A sex-limited color dimorphism occurs in many populations of Colias eurytheme. Alba females exhibit different patterns of resource allocation and are less attractive than orange females. This study examines some of the consequences of these differences in terms of reproductive success and population structure in a high density agricultural population. Alba females produced more eggs than orange females on a daily basis, but the morphs did not differ in three measures of size. Spermatophore counts revealed that fresh and worn females did not differ in mating frequency between the two morphs, but very worn alba females gained more matings than very worn orange females. In two mark-release-recapture experiments, alba females exhibited longer residence times than orange females. Changes in population structure over time suggest that this was due to dispersal of orange females from the mature field. Evidence is presented that orange females emigrate in response to male harassment at high density while alba females, exposed to less harassment, remain behind. We suggest that the persistence of the polymorphism in this agricultural population is at least partially facilitated by the cyclic cutting of the alfalfa.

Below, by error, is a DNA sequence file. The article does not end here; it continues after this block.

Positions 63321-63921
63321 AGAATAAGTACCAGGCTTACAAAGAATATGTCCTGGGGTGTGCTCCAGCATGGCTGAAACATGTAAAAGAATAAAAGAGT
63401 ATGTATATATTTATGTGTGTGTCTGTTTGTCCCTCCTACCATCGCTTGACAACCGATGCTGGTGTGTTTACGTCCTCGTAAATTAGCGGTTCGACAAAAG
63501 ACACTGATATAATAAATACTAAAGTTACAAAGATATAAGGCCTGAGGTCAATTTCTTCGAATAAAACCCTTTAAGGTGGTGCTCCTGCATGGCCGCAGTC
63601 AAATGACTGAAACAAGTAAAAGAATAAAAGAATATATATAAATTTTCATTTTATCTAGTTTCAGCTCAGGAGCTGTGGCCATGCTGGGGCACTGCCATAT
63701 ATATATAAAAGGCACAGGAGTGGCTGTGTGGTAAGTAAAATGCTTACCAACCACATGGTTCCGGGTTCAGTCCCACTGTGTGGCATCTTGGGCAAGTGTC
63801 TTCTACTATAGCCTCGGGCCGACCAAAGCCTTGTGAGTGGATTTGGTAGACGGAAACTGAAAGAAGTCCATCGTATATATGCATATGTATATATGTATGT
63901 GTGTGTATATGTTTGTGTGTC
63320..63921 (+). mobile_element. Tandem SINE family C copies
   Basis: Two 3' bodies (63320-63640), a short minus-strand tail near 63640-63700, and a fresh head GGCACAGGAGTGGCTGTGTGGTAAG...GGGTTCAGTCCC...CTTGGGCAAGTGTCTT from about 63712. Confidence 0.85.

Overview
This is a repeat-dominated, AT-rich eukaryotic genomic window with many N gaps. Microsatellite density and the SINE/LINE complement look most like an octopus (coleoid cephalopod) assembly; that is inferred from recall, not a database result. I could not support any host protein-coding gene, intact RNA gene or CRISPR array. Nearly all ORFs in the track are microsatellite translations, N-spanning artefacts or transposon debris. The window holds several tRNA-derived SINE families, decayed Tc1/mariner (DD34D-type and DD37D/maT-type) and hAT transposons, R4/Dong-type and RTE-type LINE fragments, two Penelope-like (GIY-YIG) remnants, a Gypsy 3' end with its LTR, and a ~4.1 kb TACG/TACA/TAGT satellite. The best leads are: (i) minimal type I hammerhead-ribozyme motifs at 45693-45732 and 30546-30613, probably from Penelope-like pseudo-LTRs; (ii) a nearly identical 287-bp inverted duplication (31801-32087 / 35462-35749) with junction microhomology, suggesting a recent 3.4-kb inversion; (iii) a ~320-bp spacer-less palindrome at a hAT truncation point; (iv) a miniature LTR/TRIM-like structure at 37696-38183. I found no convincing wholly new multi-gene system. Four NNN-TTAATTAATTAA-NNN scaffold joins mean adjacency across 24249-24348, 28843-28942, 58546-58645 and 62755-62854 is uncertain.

ASJC Scopus subject areas
- Ecology, Evolution, Behavior and Systematics